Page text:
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Bank Negara to shrug off April inflation print, stand pat for rest of 2024 — economists

Publish date: Fri, 24 May 2024, 09:18 PM

KUALA LUMPUR (May 24): Bank Negara Malaysia is expected to stand pat for the rest of this year and shrug off April’s lower-than-expected inflation print while watching the planned fuel subsidy cuts, economists said.

Latest data show that inflation remained benign while an earlier announcement by Prime Minister Datuk Seri Anwar Ibrahim on the targeting of diesel subsidies is bereft of details on when and how the diesel subsidy rationalisation will be implemented, including the pricing, the economists said.

The base case is for the overnight policy rate (OPR) to stay at 3% for the rest of this year, OCBC said in a note. “The government is keen to keep the inflationary impact in check” though rate increases may be back on the table if price pressures become “more persistent and pervasive”, it cautioned.

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April's consumer price index (CPI) - Malaysia’s main gauge of inflation - rose 1.8% from a year earlier, which was slower than the median 1.9% estimate by a Bloomberg poll of economists. The rate has also remained unchanged for three straight months.

Core inflation, which measures domestic-driven inflation by excluding volatile fresh food and other price-administered items, came in at 1.9% in April, faster than March’s 1.7% pace.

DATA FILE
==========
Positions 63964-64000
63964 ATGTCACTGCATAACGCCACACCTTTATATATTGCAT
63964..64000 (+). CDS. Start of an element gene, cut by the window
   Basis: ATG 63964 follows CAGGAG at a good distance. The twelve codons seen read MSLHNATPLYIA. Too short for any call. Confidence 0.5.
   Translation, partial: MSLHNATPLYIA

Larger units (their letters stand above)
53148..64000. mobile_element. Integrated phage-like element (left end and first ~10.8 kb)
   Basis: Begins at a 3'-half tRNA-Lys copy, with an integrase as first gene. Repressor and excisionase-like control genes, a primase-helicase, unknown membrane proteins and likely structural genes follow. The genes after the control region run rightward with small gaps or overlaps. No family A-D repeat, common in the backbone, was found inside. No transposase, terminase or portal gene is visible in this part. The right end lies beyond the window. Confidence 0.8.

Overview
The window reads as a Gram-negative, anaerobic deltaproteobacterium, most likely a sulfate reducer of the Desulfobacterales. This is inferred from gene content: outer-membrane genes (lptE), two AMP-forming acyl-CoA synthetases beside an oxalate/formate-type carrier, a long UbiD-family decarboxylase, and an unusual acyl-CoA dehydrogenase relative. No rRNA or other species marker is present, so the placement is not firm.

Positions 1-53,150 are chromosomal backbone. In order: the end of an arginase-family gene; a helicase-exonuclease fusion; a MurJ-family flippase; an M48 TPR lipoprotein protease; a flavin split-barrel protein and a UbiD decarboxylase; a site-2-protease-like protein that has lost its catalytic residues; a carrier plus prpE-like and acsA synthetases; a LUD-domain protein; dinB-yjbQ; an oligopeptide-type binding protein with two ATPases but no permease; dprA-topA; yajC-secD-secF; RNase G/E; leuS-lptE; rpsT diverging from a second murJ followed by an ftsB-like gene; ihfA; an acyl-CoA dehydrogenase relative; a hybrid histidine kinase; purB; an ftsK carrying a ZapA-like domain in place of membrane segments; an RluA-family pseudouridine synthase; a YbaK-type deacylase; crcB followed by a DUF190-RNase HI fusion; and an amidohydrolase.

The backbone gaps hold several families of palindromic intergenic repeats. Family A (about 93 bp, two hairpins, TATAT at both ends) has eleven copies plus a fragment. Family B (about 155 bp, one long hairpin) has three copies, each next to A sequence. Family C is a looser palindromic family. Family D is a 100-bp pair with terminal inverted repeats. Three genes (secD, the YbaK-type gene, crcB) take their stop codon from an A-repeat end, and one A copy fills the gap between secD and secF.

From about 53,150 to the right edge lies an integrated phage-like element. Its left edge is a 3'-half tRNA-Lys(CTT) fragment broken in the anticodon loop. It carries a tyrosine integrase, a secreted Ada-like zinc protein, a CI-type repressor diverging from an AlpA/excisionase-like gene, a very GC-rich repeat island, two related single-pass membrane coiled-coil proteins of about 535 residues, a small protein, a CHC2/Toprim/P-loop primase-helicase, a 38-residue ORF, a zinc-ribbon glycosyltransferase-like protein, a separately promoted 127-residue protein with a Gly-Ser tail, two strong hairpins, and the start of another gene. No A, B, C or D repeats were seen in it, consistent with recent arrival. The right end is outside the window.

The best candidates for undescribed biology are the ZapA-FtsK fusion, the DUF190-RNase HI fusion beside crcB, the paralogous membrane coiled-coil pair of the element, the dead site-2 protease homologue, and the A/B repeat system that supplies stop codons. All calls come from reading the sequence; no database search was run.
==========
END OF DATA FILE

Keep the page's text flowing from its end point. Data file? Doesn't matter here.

On Tuesday, Anwar said the Cabinet has agreed to withdraw fuel subsidies starting with diesel, and only involve consumers in Peninsular Malaysia. The government will provide diesel subsidies for select commercial vehicles as well as cash handouts for eligible individual owners of diesel vehicles.

MIDF Amanah Investment Bank speculates that the targeted fuel subsidy may be implemented in the final quarter of 2024. “We postulate that the government may require more time to harness the subsidy distribution and fuel price mechanisms,” the research house said.

“We believe the food inflation rate may stay on an uptick direction following expected roll-out of targeted-diesel subsidy,” MIDF said.

Nevertheless, the direct impact is likely to be minimal given that diesel carries just 0.2% weight in overall CPI, said United Overseas Bank. The indirect, pass-through impact, however, should be watched as higher diesel prices will raise logistic costs and cause a “ripple effect on consumer prices”, the research house flagged.

For now, OPR is expected to be left unchanged at 3% until the end of 2024 as inflation risks are still tilted to the upside while economic growth momentum faces challenges, it added.

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